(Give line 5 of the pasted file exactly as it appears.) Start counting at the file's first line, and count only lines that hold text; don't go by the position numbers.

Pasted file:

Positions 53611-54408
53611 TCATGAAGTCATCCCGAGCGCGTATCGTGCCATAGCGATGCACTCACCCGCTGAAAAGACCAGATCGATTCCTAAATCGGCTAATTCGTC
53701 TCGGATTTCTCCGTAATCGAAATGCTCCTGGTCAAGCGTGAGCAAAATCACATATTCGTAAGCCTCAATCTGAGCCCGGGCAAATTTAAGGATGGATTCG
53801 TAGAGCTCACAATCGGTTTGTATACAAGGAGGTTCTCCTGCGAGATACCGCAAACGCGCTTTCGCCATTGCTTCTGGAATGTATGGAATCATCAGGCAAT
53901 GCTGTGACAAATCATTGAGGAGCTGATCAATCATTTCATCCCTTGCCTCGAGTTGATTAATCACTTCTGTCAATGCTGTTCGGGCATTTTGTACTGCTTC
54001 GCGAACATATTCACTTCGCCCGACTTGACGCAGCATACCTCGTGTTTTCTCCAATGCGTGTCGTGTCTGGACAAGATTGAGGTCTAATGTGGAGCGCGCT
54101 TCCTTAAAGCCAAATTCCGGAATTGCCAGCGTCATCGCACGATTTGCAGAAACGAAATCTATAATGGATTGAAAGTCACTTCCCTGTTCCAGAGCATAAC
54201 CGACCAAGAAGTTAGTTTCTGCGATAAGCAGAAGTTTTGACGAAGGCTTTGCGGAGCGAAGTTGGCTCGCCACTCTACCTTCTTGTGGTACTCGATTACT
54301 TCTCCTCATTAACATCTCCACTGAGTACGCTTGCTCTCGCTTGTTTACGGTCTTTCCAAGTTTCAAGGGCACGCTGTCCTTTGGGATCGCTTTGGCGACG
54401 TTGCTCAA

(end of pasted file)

53901 GCTGTGACAAATCATTGAGGAGCTGATCAATCATTTCATCCCTTGCCTCGAGTTGATTAATCACTTCTGTCAATGCTGTTCGGGCATTTTGTACTGCTTC